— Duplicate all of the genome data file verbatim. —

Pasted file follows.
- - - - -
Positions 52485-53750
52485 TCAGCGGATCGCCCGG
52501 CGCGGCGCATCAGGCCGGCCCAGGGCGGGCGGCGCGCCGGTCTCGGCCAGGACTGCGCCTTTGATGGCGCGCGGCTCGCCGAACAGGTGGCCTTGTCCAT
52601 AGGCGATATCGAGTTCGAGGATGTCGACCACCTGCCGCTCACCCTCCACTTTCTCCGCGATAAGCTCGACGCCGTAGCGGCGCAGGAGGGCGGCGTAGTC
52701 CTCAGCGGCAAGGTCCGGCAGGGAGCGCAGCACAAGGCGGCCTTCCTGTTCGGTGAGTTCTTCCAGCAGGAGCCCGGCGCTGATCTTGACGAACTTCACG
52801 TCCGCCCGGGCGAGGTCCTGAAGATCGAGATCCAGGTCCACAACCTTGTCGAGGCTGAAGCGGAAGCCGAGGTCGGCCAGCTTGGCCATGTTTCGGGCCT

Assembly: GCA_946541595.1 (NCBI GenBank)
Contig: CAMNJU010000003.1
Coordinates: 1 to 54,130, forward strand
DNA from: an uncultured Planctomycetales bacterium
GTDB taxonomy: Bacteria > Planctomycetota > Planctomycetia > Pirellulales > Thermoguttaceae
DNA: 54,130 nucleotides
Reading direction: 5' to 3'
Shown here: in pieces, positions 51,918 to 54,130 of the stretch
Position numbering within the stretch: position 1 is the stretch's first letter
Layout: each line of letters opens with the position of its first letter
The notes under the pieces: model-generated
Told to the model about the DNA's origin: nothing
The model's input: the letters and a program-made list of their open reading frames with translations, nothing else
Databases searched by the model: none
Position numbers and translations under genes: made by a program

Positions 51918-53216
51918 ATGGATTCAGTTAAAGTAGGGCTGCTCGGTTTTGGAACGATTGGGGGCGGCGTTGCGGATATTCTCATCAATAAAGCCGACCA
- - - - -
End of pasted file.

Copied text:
Positions 52485-53750
52485 TCAGCGGATCGCCCGG
52501 CGCGGCGCATCAGGCCGGCCCAGGGCGGGCGGCGCGCCGGTCTCGGCCAGGACTGCGCCTTTGATGGCGCGCGGCTCGCCGAACAGGTGGCCTTGTCCAT
52601 AGGCGATATCGAGTTCGAGGATGTCGACCACCTGCCGCTCACCCTCCACTTTCTCCGCGATAAGCTCGACGCCGTAGCGGCGCAGGAGGGCGGCGTAGTC
52701 CTCAGCGGCAAGGTCCGGCAGGGAGCGCAGCACAAGGCGGCCTTCCTGTTCGGTGAGTTCTTCCAGCAGGAGCCCGGCGCTGATCTTGACGAACTTCACG
52801 TCCGCCCGGGCGAGGTCCTGAAGATCGAGATCCAGGTCCACAACCTTGTCGAGGCTGAAGCGGAAGCCGAGGTCGGCCAGCTTGGCCATGTTTCGGGCCT

Assembly: GCA_946541595.1 (NCBI GenBank)
Contig: CAMNJU010000003.1
Coordinates: 1 to 54,130, forward strand
DNA from: an uncultured Planctomycetales bacterium
GTDB taxonomy: Bacteria > Planctomycetota > Planctomycetia > Pirellulales > Thermoguttaceae
DNA: 54,130 nucleotides
Reading direction: 5' to 3'
Shown here: in pieces, positions 51,918 to 54,130 of the stretch
Position numbering within the stretch: position 1 is the stretch's first letter
Layout: each line of letters opens with the position of its first letter
The notes under the pieces: model-generated
Told to the model about the DNA's origin: nothing
The model's input: the letters and a program-made list of their open reading frames with translations, nothing else
Databases searched by the model: none
Position numbers and translations under genes: made by a program

Positions 51918-53216
51918 ATGGATTCAGTTAAAGTAGGGCTGCTCGGTTTTGGAACGATTGGGGGCGGCGTTGCGGATATTCTCATCAATAAAGCCGACCA